Speaking of thought or the lack of it in the United States at present, the OECD Survey of Adult Skills has found that American adults are, as a group, below average in both literacy and “numeracy”, or math.
What is most disturbing is how poorly young adults in America are faring. A summary of the survey states, “American 55-65 year-olds perform around the average, but young Americans rank the lowest among their peers in the 24 countries surveyed.”
How to account for this? The report makes clear that young people in Finland are doing far better, near the top, in both literacy and math skills. And lately the Finnish system of public education has been getting a lot of press. The Finns have mandated smaller class sizes, increased teacher pay (and prestige) while requiring that teachers earn Master’s degrees. In other words, Finland has invested in the public school system and is willing to pay teachers what they are worth in exchange for high standards of teacher education and classroom effectiveness.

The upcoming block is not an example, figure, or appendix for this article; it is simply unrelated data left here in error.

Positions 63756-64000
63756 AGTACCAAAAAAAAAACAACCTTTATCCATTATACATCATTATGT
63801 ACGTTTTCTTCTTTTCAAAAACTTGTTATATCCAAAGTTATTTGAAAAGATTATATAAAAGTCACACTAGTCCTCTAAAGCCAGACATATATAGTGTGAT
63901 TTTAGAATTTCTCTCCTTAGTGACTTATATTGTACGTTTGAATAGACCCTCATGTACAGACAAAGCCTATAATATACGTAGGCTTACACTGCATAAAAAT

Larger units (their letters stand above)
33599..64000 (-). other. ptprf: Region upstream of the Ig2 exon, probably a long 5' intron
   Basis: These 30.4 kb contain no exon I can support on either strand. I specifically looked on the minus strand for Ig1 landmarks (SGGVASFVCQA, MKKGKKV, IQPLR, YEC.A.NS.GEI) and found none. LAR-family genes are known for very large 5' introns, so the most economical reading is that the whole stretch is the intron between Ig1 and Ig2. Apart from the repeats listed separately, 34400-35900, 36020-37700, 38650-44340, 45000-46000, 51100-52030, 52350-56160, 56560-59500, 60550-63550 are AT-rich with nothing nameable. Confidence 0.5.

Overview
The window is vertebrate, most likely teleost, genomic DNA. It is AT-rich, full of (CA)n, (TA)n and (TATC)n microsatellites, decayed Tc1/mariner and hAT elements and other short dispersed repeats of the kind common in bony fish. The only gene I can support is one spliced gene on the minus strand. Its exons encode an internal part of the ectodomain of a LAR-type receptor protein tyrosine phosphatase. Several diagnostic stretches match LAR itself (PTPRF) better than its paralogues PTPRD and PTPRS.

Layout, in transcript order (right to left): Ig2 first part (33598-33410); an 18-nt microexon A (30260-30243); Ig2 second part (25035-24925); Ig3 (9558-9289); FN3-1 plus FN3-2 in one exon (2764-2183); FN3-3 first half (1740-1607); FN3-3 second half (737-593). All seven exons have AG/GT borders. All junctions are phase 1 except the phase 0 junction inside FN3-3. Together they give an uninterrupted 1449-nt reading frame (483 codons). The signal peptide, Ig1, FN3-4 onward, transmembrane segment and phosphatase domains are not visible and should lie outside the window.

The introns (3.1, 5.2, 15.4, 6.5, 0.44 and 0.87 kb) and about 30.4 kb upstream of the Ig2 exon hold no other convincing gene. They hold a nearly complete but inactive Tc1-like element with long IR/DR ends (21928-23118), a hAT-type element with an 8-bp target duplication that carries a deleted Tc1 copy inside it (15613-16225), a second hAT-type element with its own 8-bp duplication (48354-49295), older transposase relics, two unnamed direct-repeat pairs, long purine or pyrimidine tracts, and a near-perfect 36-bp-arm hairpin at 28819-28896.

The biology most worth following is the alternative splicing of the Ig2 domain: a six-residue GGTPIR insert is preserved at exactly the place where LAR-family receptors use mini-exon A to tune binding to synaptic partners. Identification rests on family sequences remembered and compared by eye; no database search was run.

Privatization, standardized testing, cutting funding is not the Finnish way, and the results are quite remarkable. Wisconsin under Gov. Walker is moving in the wrong direction when it comes to education, reducing the money and morale of Wisconsin’s public school teachers as it pursues ever more ways of increasing aid to private schools. It is the direction that is all too common across the nation. So it is no wonder, really, our young are below average, when so many of the older adults in charge are in need of an education about education.
- England’s young people near bottom of global league table for basic skills OECD finds 16- to 24-year-olds have literacy and numeracy levels no better than those of their grandparents’ generation (theguardian.com)
- Japan adults tops in reading, math but slip in tech-related tasks: OECD (japantimes.co.jp)
- Finland scores well in “adult PISA” rankings (yle.fi)
- Americans Are Poorly Educated, Part XXVI (motherjones.com)
- OECD: younger adult Americans “lag” in numeracy (libertarianrepublican.net)